Watching the film for the first time in a long time, writer/director Neal Israel sits down for a commentary track carried over from the 2005 Anchor Bay DVD. Israel shares his memories of the production, some moviemaking trivia (like what happens to cars that are damaged in movies) and his comedic philosophies. While he does a bit of watching and observing, he also talks about the issues with bearing many similarities to Police Academy and what that did to audience reaction.
Also included is the film's theatrical trailer (1:28), as well as trailers for Up the Creek (a full plot summary in 3:16), Porky's II (2:26), Porky's Revenge (1:27) and Miracle Beach (2:01).
Moving Violations, despite the many name-brand acting talents on-board, feels like a knockoff of a better comedy thanks to the presence of a faux-Bill Murray in the lead. It's not his fault, as he does a good job, but that's the reality of this film, a movie that is held together by the plot equivalent of spit and bailing wire, until a memorable, if insane ending. The Blu-ray looks and sounds quite solid, and offers up a nice carry-over extra for fans. Fans of Police Academy should keep their expectations in check, but this is definitely an experience for fans of ‘80s comedies.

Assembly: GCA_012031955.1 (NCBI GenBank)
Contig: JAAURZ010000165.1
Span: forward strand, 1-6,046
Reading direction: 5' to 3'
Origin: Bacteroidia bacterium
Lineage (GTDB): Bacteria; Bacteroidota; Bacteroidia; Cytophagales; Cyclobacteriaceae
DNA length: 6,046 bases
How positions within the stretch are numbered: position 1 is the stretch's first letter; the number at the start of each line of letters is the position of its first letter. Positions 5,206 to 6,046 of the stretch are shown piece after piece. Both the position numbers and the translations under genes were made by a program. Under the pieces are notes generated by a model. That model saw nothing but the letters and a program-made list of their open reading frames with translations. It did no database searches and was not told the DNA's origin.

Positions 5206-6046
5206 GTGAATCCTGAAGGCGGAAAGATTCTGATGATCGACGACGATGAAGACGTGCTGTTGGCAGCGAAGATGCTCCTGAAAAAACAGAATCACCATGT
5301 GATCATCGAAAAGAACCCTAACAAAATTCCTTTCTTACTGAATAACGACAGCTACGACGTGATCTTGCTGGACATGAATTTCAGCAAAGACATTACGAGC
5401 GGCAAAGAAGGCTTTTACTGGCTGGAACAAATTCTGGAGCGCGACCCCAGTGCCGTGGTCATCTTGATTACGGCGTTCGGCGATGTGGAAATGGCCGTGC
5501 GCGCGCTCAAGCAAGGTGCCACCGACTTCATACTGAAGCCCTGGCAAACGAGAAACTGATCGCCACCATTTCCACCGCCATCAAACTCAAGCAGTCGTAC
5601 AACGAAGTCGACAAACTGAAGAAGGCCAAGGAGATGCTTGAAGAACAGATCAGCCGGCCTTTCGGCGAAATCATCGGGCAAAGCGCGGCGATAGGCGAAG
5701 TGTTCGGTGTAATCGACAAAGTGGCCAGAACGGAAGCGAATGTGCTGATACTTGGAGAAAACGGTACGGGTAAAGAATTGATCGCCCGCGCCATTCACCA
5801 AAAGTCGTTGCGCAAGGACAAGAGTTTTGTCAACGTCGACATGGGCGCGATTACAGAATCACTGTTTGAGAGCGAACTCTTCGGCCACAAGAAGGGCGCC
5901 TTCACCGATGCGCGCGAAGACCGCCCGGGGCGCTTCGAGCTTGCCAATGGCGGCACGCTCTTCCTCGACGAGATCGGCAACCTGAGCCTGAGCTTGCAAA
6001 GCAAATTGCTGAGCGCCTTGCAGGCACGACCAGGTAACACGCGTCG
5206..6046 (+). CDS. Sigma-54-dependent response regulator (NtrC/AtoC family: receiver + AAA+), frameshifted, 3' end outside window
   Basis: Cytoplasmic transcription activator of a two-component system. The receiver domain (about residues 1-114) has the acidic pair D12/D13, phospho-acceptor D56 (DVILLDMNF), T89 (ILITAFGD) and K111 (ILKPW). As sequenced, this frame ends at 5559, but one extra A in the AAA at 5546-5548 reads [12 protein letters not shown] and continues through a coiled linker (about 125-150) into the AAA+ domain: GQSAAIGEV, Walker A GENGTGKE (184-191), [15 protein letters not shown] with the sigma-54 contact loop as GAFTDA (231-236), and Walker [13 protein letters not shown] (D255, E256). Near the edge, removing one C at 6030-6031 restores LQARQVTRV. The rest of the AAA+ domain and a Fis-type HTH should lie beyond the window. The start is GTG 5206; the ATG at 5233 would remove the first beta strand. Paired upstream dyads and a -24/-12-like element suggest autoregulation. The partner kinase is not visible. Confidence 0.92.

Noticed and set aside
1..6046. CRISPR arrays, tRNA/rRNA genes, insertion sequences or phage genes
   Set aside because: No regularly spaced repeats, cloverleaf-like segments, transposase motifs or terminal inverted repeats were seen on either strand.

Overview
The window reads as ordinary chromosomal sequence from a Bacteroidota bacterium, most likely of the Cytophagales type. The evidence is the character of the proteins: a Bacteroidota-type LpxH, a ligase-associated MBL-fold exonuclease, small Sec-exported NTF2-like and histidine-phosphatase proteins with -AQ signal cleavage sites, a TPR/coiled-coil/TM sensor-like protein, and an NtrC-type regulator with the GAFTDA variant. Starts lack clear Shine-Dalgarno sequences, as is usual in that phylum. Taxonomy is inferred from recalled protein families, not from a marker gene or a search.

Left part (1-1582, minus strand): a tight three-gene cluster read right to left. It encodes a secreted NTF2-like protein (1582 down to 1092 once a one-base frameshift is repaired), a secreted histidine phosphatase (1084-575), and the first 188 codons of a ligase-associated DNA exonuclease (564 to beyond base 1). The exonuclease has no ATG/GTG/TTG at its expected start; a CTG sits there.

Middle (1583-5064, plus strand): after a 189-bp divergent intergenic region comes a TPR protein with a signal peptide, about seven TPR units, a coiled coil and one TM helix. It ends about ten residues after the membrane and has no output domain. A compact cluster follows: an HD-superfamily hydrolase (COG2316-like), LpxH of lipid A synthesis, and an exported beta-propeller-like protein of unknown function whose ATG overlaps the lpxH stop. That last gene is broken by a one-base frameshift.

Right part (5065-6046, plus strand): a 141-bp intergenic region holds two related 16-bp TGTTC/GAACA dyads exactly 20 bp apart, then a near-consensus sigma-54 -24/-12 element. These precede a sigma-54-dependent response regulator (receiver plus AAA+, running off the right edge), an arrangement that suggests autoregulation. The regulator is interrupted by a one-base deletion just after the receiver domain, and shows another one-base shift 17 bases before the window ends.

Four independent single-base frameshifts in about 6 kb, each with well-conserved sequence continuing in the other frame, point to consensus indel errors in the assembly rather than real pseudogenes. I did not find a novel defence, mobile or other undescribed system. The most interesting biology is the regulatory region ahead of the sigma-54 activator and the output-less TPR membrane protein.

Francis Rizzo III is a native Long Islander, where he works in academia. In his spare time, he enjoys watching hockey, writing and spending time with his wife, daughter and puppy.Follow him on Twitter
*The Reviewer's Bias section is an attempt to help readers use the review to its best effect. By knowing where the reviewer's biases lie on the film's subject matter, one can read the review with the right mindset.